Some commonly used DOM methods and properties


The Document Object Model is essentially a collection of nodes arranged in a tree. You can compare this with the family tree. HTML page is a hierarchy. The Document Object Model (DOM) is a representation of the structure of your HTML page that you can interact with programmatically.

In this post, my intention is not to show you what you can do or how you may code in javascript. I just want to note down a few commonly used DOM Methods and properties.


DOM Methods

Selecting DOM Elements
getElementById Gets an individual element by its id
getElementsByClassName Gets all the elements that have the specified CSS class 
getElementsByTagName Gets all the elements that have the specified tag name or element name
querySelector Gets the first child element found that matches the provided CSS selector criteria
querySelectorAll Gets all the child elements that match the provided CSS selector criteriaAdding DOM Elements
Add new DOM Elements
createElement To create a new HTML element.
appendChild To add a new HTML element to the collection of child elements belonging to the calling container
insertBefore This method takes two parameters: the new element itself, and the node before which you want to append the new element.
Altering DOM Elements
replaceNode Replaces the current element with the specified element
replaceChild replaces a child node with a new node
Deleting DOM Elements
removeChild Removes a child node from the calling containerremoveNode, which takes one Boolean parameter. Setting the parameter as true tells the method to do a deep removal, which means that all children are also removed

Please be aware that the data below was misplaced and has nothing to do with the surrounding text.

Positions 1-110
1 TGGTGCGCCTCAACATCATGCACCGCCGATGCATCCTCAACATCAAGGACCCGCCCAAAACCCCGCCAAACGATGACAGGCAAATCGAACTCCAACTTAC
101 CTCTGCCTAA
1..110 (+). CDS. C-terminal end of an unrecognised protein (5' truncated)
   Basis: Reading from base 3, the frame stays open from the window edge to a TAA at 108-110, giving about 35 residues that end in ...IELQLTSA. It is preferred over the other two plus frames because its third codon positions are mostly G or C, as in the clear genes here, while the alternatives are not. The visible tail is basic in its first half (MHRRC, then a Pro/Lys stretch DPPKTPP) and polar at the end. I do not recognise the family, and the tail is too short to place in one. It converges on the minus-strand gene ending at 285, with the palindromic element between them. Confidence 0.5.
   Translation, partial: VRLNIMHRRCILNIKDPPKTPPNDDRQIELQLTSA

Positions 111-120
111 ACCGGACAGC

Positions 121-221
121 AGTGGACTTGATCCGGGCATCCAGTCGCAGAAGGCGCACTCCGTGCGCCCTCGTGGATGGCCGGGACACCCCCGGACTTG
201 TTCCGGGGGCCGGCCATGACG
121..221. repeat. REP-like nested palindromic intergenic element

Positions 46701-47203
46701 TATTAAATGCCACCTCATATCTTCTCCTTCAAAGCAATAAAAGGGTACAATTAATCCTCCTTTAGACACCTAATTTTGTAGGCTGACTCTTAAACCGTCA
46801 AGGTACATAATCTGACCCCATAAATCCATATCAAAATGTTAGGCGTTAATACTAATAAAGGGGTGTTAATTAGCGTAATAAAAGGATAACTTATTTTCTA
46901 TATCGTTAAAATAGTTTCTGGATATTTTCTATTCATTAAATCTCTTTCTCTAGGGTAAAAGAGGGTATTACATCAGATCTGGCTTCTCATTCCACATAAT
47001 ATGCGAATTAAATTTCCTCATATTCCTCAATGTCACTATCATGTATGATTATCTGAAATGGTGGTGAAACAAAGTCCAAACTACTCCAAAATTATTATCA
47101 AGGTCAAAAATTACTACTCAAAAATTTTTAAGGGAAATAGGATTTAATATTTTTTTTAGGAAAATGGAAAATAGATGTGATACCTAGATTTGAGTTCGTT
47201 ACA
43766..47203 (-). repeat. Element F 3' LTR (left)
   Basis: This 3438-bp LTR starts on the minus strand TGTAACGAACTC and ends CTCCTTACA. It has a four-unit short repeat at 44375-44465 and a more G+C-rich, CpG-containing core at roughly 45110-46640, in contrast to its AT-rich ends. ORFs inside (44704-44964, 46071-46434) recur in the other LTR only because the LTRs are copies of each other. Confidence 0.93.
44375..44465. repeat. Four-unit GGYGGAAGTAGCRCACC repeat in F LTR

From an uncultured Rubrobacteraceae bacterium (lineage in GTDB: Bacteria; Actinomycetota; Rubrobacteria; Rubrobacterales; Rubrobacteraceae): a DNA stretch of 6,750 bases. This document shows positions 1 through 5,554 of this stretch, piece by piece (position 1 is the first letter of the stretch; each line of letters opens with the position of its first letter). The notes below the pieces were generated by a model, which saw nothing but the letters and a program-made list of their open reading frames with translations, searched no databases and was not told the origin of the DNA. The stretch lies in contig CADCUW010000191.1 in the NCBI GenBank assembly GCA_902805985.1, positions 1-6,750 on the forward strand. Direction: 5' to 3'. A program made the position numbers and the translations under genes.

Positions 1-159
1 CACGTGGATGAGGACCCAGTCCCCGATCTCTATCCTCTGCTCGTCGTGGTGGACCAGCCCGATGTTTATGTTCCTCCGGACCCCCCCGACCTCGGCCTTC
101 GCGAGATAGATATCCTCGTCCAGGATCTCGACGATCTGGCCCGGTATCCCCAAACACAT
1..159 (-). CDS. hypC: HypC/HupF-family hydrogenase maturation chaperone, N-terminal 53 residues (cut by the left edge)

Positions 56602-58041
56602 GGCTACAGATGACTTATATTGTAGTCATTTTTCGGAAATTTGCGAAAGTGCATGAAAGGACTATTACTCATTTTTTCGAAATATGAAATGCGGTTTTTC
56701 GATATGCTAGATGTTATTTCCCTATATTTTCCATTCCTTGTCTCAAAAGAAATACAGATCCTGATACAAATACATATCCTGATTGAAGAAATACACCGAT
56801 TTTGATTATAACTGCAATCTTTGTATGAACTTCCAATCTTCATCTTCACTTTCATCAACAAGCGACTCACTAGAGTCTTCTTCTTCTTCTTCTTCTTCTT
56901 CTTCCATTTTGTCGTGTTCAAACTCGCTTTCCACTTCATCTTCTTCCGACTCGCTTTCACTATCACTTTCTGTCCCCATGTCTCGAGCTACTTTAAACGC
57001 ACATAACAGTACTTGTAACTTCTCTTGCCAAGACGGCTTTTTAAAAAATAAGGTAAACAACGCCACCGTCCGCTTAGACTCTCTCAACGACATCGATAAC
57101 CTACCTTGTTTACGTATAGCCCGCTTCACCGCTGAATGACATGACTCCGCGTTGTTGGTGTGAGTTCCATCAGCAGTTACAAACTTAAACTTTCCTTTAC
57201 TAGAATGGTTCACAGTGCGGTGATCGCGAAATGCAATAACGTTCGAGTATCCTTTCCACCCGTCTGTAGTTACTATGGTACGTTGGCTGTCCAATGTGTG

remove To remove the node itself


Properties available on a DOM element

Property Description
childNodes A collection of all child nodes of the parent element
firstChild A reference to the very first child node in the list of child nodes of the parent node
lastChild A reference to the very last child node in the list of the child nodes of the parent node
hasChildNodes A useful property that returns true if the parent element has any child nodes at all. A good practice is to check this property before accessing other properties, such as firstChild or lastChild.


I believe every web developer should be familiar with the above methods and properteis; but thats not all To get the full list you can check w3school The HTML DOM Element Object You should play with these methods to understand behaviors and pitfalls of DOM methods and properties



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